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Mazyar Lotfalian - What People Do with Images: Aesthetics, Politics, and the Production of Iranian Visual Culture in Transnational Circuits

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sep 21

Thu, Sep 21 2023, 5PM - 6:30PM

Blattner Hall Multipurpose Room | 75 Arkansas Street, San Francisco, California, 94107 View map

Part of event series: Visual & Critical Studies Forum | 2023-2024 Series


Organized by

CCA Graduate Visual & Critical Studies and CCA Undergraduate Critical Studies

Event description

What People Do with Images is a response to, or in dialogue with, visual arts theorist and critic WT.J. Mitchell's What Do Pictures Want? Mitchell himself declares images, rather than pictures, as the more important object of attention, and the book picks up on this conceptual difference, including Mitchell's notion of 'addressing images; that book extends for increasingly post-democratic and a-liberal societies. We seem to have entered an age where aesthetics and politics are technologically conditioned: The book uses French philosopher Jacques Rancière's idea that aesthetics be understood as going beyond the strict realm of art, that it is a form of politics that contests and changes “the conceptual coordinates and modes of visibility operative in the political domain; or what Rancière (2004) calls a politics of the redistribution of the sensible.” This form of politics works through dissensus, shifting boundaries of what is acceptable, rather than engaging in opposition or consensus building.

The languages of art and the discourses about art have been changing in global art markets, museums, galleries, public site-specific arts and cultural politics. It is no longer useful to call them merely “contemporary” as curators have, by default, called whatever comes after the “postmodern.” The arts are both cultural probes and critiques. They are informed by local cultural referents and, simultaneously, they are cosmo-politically conversant across worlds. They code switch and often forge multilingual and intercultural awareness.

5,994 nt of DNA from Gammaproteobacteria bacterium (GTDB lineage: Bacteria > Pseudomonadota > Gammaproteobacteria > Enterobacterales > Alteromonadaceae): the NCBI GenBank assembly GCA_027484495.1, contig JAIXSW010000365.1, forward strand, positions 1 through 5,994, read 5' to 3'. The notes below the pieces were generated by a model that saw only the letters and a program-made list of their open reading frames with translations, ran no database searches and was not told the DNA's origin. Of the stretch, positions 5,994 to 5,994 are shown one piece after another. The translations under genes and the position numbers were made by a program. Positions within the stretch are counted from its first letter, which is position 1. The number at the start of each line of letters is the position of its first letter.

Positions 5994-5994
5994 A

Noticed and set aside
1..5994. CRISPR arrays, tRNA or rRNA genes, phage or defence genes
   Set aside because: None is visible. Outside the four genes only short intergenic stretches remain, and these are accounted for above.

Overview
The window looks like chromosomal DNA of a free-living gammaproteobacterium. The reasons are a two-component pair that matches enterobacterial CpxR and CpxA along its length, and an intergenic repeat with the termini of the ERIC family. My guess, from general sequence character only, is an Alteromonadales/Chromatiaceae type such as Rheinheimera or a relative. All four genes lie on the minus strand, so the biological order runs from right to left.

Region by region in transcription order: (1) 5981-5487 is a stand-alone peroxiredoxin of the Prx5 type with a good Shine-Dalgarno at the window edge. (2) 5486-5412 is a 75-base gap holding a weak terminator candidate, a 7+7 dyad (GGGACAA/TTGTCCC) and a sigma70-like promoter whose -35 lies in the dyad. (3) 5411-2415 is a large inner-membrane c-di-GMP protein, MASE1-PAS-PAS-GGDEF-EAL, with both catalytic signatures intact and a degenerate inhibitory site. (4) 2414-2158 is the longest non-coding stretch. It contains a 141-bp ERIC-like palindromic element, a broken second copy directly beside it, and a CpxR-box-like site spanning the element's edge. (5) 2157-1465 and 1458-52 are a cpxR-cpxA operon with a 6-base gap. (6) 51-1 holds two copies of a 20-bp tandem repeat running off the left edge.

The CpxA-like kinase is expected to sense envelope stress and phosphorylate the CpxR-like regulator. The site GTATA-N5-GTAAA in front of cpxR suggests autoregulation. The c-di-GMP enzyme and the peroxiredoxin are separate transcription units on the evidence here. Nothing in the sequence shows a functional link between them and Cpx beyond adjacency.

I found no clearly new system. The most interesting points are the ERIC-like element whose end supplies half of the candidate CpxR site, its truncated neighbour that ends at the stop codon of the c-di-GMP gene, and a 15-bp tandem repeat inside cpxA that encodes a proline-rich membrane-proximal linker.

The book makes a case for the importance of Middle Eastern arts, and Iranian art in particular, but also Arab art, as having played a key role in spaces of communication across worlds: a) intergenerationally, b) across three key dissensus spaces (the underground, the diaspora, the internet), and c) changing the terms of understanding between Iran/the Islamic world and the rest. The book demonstrates cultural politics in everyday life rather than an older dualism of resistance and authority, and argues that this is a historical shift that became increasingly prominent since 2 0 0 1. The Oscar winning film, A Separation (Jodai-e Nader az Simin, 2011), by Iranian director, Asghar Farhadi, is one such marker in transnational circuits, of the move away from the state as the only representation of Iranian culture in Western reception. At the same time, there was slowly a shift in the Iranian diaspora towards American-inflected issues of cultural assimilation, democracy and human rights, rather than continuing to reflect experiences in the revolution (or before); and there is also a growing poetics of critically re-examining the history and experience of life in Iran, rather than of nostalgias for idealized pasts.

Mazyar Lotfalian is an anthropologist (PhD, Rice University) whose work covers a range of projects on knowledge production, technology, media, and art. His current work focuses on the intersection of public anthropology and urban politics. He has taught at several universities, including Yale, Pittsburgh, and Emerson College, and worked as Assistant Director of Persian Studies at the University of California, Irvine. He spent a year as an inaugural post-doctoral fellow at the Center for Religion and Media at NYU. His recent book, What People Do with Images: Aesthetics, Politics, and the Production of Iranian Visual Culture in Transnational Circuits, is the result of his research at this center.